Monday, February 19, 2024

For 40 years: Catholicism no longer Italy's state religion

What is the 1984 Concordat between State Italian and Church and why is the  Vatican challenging it against the Zan ddl? - Quora

In a sober ceremony in Rome's Villa Madama, Cardinal Secretary of State Agostino Casaroli and Italian Prime Minister Bettino Craxi signed the new concordat treaty on 18 February 1984. 

The top Vatican diplomat with the Roman collar and the socialist prime minister with the red tie made history.

They adapted the Lateran Concordat signed by Mussolini in 1929 to the conditions in democratic Italy and the new self-image of the post-conciliar Church. 

In doing so, they placed state-church relations in the country with the largest number of Catholics in Europe on a new footing.

"The state and the Catholic Church are each independent and sovereign in their own order. Both are committed to mutual cooperation for the promotion of humanity and the common good," said Casaroli, summarising the spirit of the agreement. Religion and church are a "social reality in a pluralistic society".

No longer dependent on state authorisations

For the church, this meant a new autonomy with rights and duties - and with relief: It was now no longer dependent on state authorisations, for example in personnel matters. Since then, the church leadership has been free to appoint bishops without having to ask the state. 

And senior pastors no longer had to swear an oath of allegiance to the state. 

Instead of the 45 articles of 1929, the new concordat comprised just 14, and some of the requirements had simply become superfluous, such as the prescribed prayer service for the king.

The consequences of the Council were more far-reaching, such as the opening up of religious freedom or the Church's relations with the state.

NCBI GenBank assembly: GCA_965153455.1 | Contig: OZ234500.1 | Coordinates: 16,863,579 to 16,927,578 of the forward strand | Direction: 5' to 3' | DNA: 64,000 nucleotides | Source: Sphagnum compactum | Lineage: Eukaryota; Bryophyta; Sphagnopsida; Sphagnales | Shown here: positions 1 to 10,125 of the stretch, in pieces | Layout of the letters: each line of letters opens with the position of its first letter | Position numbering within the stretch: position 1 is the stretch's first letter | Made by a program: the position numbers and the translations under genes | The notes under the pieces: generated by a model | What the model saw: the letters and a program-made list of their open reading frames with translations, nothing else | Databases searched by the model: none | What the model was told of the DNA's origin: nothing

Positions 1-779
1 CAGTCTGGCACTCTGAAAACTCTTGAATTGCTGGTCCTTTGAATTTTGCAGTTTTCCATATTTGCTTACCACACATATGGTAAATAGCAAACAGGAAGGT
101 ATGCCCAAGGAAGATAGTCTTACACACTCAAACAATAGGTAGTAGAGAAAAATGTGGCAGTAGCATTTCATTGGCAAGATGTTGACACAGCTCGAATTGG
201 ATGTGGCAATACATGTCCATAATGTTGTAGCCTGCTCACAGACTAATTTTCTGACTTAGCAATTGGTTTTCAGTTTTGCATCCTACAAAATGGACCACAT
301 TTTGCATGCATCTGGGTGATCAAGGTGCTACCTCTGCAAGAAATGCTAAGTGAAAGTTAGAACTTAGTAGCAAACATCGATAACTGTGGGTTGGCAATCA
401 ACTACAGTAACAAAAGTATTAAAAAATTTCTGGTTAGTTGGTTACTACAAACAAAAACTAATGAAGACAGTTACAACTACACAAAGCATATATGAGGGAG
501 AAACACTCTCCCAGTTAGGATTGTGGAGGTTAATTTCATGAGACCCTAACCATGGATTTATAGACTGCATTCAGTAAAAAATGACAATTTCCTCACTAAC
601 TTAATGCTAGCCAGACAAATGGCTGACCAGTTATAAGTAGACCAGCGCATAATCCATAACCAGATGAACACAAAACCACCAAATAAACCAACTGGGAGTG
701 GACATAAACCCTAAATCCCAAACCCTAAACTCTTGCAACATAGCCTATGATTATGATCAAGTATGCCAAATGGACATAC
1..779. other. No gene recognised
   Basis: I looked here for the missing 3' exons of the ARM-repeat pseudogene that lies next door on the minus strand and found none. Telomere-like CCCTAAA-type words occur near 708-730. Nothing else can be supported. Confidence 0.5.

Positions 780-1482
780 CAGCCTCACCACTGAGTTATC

Article 1 of the Lateran Treaties, according to which "the Catholic, Apostolic and Roman religion is the only religion of the state", was therefore obsolete. 

Very soon Italy also concluded agreements with the Waldensians and other communities.

The "sacred character" of the Eternal City of Rome - as the episcopal see of the Pope and centre of the Catholic world - established by the Lateran Concordat "in the name of the Most Holy Trinity" was also obsolete. 

It was now succinctly stated that Italy recognises "the special significance that Rome has for Catholics as the Pope's episcopal see".

Legacy of the Lateran Treaties

The 1984 treaty nevertheless retained essential parts of the Lateran Treaties. These had ended the enmity between the Holy See and the Italian unitary state, which had occupied the Papal States in 1870, in 1929. 

The Lateran Treaties had created the sovereign Vatican State and compensated the Pope for the loss of the Papal States. In return, the Pope recognised the Kingdom of Italy with its capital Rome and declared the territorial conflict settled.

Religious education was reorganised in 1984. Previously a compulsory subject, attendance is now optional. 

In principle, the convention on marriage law was retained, according to which - unlike in Germany - church marriages are valid under civil law. 

A type of "church tax" was also introduced: the 0.8 per cent levy, which is also mandatory for non-members of the church, can be donated to the church or other charitable causes.

The response to the revision of the concordat was initially divided. Some saw it as the glorious conclusion of the secular state foundation initiated in the Risorgimento of 1870, as Craxi emphasised at the signing ceremony. 

Others saw it as an "instrument of harmony".

Praise from Benedict XVI

Benedict XVI later praised the "healthy secularity" with which the revision had contributed to cooperation in a pluralistic society and guaranteed religious freedom. Francis also spoke of a "positive secularity". 

They share fundamental values on topics such as human dignity, family, solidarity and peace and work together for the good of the country.

Although not all state-church conflicts in Italy have been resolved, both sides today praise the good cooperation - which is now even evident in criminal proceedings. His ministry would not be possible "without the generous availability and cooperation of the Italian state", said Francis soon after taking office. 

Conversely, Italy always finds the "best ally" for the promotion of society in the Church.

The Vatican and Italy are also dependent on this cooperation with regard to the next major joint project: When 35 million pilgrims are to come to the Eternal - but no longer Holy - City of Rome for the Holy Year 2025.